The Raped Amulet
123 Pages
Gain access to the library to view online
Learn more

The Raped Amulet


Gain access to the library to view online
Learn more
123 Pages


An extraordinary story of a young man from Africa who tries hard to reconcile the ways he had grown up with, and those he was experiencing in his host country - Great Britain. The story is set in Coventry, in the English Midlands and is told by Dion Ekpochaba, a postgraduate student at the University of Warwick. Dion, fresh from his motherland, Cameroon, loses an amulet, a cherished heritage of his ancestry and becomes desperate about the loss. He meets an elderly English man, Tom Jones who makes a startling revelation: the amulet had just been desecrated by his dog and thrown into the depths of a lake in the campus. Dion became so flabbergasted that Tom Jones thought he might have gone out of his mind. The two strangers tried to understand each other to no avail. However, the misfortunes of time turn the tides, resulting in a friendship, which provides grounds for mutual understanding and respect for each other's ways. Read on and spark your views on making the world a better place.



Published by
Published 15 April 2008
Reads 2
EAN13 9789956717378
Language English
Document size 2 MB

Legal information: rental price per page 0.0043€. This information is given for information only in accordance with current legislation.


The Raped Amulet
Sammy Oke Akombi
Francis B Nyamnjoh Stories from Abakwa Mind Searching The Disillusioned African The Convert Souls Forgotten
Other Titles byLang aaRPCIG
Dibussi Tande No Turning Back. Poems of Freedom 1990-1993
Kangsen Feka Wakai Fragmented Melodies
Ntemfac Ofege Namondo. Child of the Water Spirit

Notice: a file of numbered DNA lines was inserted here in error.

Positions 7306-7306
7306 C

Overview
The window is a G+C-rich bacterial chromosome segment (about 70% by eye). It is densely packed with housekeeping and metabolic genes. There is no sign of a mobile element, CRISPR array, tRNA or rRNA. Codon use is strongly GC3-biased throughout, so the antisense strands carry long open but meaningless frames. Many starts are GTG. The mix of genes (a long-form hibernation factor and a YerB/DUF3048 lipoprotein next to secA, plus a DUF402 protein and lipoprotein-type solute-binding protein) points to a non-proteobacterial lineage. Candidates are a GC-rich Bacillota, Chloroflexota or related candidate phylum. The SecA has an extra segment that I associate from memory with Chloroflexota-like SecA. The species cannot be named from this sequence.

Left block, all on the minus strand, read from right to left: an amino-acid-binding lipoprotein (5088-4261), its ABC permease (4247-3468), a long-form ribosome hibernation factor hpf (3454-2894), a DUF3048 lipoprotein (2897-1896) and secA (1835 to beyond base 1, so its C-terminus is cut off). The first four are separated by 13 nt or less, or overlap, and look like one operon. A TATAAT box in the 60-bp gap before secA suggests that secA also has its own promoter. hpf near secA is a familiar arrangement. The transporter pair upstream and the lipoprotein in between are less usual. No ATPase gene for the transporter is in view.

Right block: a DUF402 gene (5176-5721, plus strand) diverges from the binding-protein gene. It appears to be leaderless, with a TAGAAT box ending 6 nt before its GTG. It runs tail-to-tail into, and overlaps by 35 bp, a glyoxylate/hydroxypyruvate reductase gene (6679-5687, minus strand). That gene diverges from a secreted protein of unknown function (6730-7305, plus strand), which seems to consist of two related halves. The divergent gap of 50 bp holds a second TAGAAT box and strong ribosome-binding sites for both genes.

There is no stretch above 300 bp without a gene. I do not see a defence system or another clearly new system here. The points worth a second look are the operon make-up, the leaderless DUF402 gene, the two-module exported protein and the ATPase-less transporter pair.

Emmanuel Fru Doh Not Yet Damascus
Thomas Jing Tale of an African Woman
Peter Wuteh Vakunta Grassfields Stories from Cameroon
Ba'bila Mutia Coils of Mortal Flesh
Kehbuma Langmia Titabet and The Takumbeng
Ngessimo Mathe Mutaka Building Capacity: Using TEFL and African languages as development-oriented literacy tools
Milton Krieger Cameroon's Social Democratic Front: Its History and Prospects as an Opposition Political party, 1990-2011
Sammy Oke Akombi The Woman Who Ate Python & Other Stories
Susan Nkwentie Nde Precipice
Francis B Nyamnjoh & Richard Fonteh Akum The GCE Crisis: A Test of Anglophone Solidarity
Sammy Oke Akombi
LangaaResearch & Publishing CIG Mankon, Bamenda ii
Publisher: LangaaRPCIG (LangaaResearch & Publishing Common Initiative Group) P.O. Box 902 Mankon Bamenda North West Province Cameroon
© Sammy Oke Akombi 2008 First Published 2008
DISCLAIMER All views expressed in this publication are those of the author and do not necessarily reflect the views of Langaa RPCIG.
Chapter One Chapter Two Chapter Three Chapter Four Chapter Five Chapter Six Chapter Seven Chapter Eight Chapter Nine Chapter Ten Chapter Eleven Chapter Twelve Chapter Thirteen Chapter Thirteen
1 7 12 17 31 37 47 53 62 68 78 88 100 108
Ch a pt e r On e ion Ekpochaba rubbed his eyes gently, sighed and then rolled in his bed from unusDual for him to remain wrapped up in a duvet one side to another. He opened the eyes and then closed them again, It was not for long hours on a Sunday morning. But fortunes seemed to have changed. For two straight weeks he had been bugged down by assignments and reading lists. They had kept streaming onto his hands like rivulets from the highlands of Mandara. In order to avoid being drowned by them, he had to work hard in order to kill his old habits. He had to come to terms with the fact that he was no longer the master of his own activities, dictating and directing their pace and path as he wished. He had become an occupant of one of the thirty-four sitting places in a lecture room in far away University of Warwick in Coventry of the English Midlands, in quest of a diploma. There, he was anxiously taking down notes from other teachers instead of dictating them for others as he had been used to doing. Reluctantly, Dion pulled out his five feet eight inches out of the warmth of his bed and went to the toilets. After he had brushed his teeth he decided to go to the kitchen, where he found his flat mates who were already having their breakfast. Cooking had never been his strong point ever since he was born, twenty-eight years ago. He could only vaguely remember the number of times he had entered the kitchen – only a few times, probably ten times. He had grown up